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Cold cuts and Hall & Oates made inaugural Hoagie Nation a hit

The concert on Festival Pier officially opens the summer concert season in Philly.

Tommy Conwell, right, and the all-star Philadelphia band performs at the inaugural Hoagie Nation Festival at Festival Pier on May 27, 2017.
Tommy Conwell, right, and the all-star Philadelphia band performs at the inaugural Hoagie Nation Festival at Festival Pier on May 27, 2017.Read moreCHARLES FOX / Staff Photographer

Was Daryl Hall & John Oates' inaugural Hoagie Nation at Festival Pier on Penn's Landing "the most Philadelphia day ever"?

Those were the words of Dave Bielanko of the Philly rock-and-roll band Marah, who turned in a fiery set topped off with a Sound of Philly cover in the midst of the nine-hour music fest that drew over 10,000 to an expanded site along the Delaware River.

Other manifestations of Phillyness at the fest, intended to become an annual Memorial Day weekend event: G. Love & Special Sauce's stomp through their hip-hop blues "I-76," with the Philadelphia 76ers theme song inserted. (The band also did an impressive spur-of-the-moment tribute to Gregg Allman, who died Saturday, with a spirited "One Way Out.") A menu of meat and cheese -- and yes, vegetarian -- sandwich options named after Hall & Oates songs. And naturally, the duo of Phillies Hall of Fame third baseman Mike Schmidt and (an actor dressed as) Ben Franklin, who introduced the headliners.

"I named it," Hall said with satisfaction after taking the stage with his longtime partner, whom he met at Adelphi Ballroom in West Philadelphia in 1967.  "Doesn't that unite us all? Love of cold meat and hot peppers on an Amoroso roll? And some good music, too."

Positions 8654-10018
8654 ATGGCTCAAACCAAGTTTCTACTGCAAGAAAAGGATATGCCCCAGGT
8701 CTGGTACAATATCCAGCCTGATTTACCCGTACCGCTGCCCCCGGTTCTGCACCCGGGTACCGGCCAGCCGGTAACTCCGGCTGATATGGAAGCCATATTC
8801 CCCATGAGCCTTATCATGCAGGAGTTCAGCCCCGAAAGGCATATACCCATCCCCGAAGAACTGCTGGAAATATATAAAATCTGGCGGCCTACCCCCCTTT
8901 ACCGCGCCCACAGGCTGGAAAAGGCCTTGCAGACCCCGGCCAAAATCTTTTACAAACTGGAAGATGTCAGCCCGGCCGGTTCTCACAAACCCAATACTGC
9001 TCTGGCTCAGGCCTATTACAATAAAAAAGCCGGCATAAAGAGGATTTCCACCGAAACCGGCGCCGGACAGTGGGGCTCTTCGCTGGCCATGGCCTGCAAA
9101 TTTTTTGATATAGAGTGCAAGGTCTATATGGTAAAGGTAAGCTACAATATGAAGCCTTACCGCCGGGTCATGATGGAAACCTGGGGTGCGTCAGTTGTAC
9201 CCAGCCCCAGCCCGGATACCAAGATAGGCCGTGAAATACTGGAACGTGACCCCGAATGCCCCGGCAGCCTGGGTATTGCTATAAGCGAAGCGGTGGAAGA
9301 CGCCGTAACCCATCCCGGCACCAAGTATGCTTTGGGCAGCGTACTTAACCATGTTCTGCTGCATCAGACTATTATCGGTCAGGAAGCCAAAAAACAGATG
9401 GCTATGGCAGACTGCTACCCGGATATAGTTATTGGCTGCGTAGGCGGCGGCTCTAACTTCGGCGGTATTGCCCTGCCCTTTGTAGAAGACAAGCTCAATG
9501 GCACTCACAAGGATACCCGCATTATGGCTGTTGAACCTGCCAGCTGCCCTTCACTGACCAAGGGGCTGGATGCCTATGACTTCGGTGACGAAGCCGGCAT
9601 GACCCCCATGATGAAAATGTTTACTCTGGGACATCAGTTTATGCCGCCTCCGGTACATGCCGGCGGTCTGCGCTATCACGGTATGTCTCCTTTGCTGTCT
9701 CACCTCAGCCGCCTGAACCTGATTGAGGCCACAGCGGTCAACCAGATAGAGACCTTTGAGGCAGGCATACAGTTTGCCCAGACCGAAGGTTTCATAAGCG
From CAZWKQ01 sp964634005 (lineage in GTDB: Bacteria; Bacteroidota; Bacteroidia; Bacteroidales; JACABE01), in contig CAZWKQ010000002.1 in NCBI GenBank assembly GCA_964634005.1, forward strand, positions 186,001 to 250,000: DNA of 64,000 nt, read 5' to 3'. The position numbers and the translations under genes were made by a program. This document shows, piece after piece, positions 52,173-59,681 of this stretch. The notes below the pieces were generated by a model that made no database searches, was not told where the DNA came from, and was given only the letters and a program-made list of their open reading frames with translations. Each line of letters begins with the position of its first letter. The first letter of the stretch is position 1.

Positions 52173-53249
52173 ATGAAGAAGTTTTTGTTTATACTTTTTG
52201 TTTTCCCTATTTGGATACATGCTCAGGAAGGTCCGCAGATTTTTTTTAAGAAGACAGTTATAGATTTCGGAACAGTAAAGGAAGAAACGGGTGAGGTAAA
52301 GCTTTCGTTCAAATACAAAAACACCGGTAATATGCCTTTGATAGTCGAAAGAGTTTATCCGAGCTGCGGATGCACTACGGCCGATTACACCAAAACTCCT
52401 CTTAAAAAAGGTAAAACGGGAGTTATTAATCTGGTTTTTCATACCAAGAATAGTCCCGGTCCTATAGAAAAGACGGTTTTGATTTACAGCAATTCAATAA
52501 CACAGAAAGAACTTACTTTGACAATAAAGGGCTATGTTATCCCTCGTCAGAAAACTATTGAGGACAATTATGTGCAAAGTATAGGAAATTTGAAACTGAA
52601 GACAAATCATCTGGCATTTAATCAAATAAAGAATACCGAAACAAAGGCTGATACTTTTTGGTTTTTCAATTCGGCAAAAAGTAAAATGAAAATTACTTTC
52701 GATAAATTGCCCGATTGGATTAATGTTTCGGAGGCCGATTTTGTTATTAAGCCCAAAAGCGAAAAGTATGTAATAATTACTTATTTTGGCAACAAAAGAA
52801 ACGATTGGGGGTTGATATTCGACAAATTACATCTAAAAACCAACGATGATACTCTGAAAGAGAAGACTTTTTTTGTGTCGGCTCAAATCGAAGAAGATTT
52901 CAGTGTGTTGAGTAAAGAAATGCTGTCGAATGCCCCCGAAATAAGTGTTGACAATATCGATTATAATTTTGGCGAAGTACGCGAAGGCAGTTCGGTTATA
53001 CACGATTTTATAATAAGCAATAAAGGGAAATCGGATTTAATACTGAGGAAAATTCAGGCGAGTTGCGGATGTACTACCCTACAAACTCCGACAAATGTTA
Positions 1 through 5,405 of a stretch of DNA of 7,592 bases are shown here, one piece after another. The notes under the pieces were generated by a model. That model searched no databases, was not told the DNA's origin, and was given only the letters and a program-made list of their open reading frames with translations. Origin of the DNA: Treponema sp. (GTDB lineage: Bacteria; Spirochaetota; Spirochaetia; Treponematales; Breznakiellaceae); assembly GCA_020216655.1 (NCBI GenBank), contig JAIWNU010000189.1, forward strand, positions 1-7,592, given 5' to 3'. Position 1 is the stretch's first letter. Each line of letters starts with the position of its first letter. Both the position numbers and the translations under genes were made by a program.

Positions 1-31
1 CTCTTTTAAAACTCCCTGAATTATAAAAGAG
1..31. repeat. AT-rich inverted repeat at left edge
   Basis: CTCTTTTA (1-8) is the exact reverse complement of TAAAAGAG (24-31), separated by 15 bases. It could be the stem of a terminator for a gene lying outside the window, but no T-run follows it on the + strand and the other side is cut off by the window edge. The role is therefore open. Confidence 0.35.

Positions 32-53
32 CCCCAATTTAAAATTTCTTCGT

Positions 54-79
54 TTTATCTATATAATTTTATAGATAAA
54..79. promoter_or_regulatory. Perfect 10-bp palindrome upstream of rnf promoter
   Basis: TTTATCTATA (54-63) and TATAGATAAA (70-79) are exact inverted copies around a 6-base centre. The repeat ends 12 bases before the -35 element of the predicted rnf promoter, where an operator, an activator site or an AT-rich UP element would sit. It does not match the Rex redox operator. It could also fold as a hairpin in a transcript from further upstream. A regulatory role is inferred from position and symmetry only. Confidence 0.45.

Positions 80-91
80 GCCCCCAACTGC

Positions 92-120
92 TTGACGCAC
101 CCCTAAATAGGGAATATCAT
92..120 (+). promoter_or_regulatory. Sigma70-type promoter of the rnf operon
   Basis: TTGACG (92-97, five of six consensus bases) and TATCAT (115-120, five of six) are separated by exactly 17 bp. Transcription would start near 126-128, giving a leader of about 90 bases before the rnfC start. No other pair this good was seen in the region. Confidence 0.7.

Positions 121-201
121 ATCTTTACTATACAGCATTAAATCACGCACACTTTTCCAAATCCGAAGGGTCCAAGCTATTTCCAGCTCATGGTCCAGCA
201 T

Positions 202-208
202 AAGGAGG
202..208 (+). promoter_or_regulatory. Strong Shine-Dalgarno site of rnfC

The success of the fest was also partly due to the presence of one of the non-locals on the bill: the British pop duo Tears For Fears, who hadn't played in Philadelphia for 21 years. Together with H&O, the "Everybody Wants To Rule The World" tandem of Roland Orzabal and Curt Smith created an exponential 1980s nostalgia that fans of a certain age couldn't resist.

The real credit for the fest's success, of course, is the durability of Hall & Oates' songs, steeped in Philly soul tradition and crafted with pop savvy. On Saturday night, they came one after the other, all delivered with a vocal prowess that in Hall's case in particular has held up remarkably well over the years. Along with lesser-known songs such as "One On One," and a representative cover in "You've Lost That Loving Feeling," there was a parade of big hits: "Maneater," "Out Of Touch," "Sara Smile,"and "She's Gone," the 1976 hit of which Hall said: "This is the song that took us out of Philadelphia and into the world."

Before Hall & Oates and co-headliners Tears For Fears made it to the stage, there was plenty of action on the festival's undercard, which began in the midafternoon with West Philly rapper Schoolly D.

The responsibility for bringing unadulterated rock-and-roll to Hoagie Nation fell to Marah, and the band led by brothers Dave and Serge Bielanko did not shirk their responsibility.

After a bagpipe intro by Jeff Clarke, the band, accompanied by the four-man Hoppin' John Horns, hurtled into their South Philly travelogue "Christian Street" ("St. Paul's is for soul salvage / 9th street for my fennel and leak"). Their sweaty set included "The Catfisherman" about fishing in the Delaware, and a closing cover of The O'Jays' "Love Train" that put many of the band members' young children to work. Dave Bielanko urged the crowd to "congratulate yourselves for being from here, because America is out there, and it's not Philadelphia."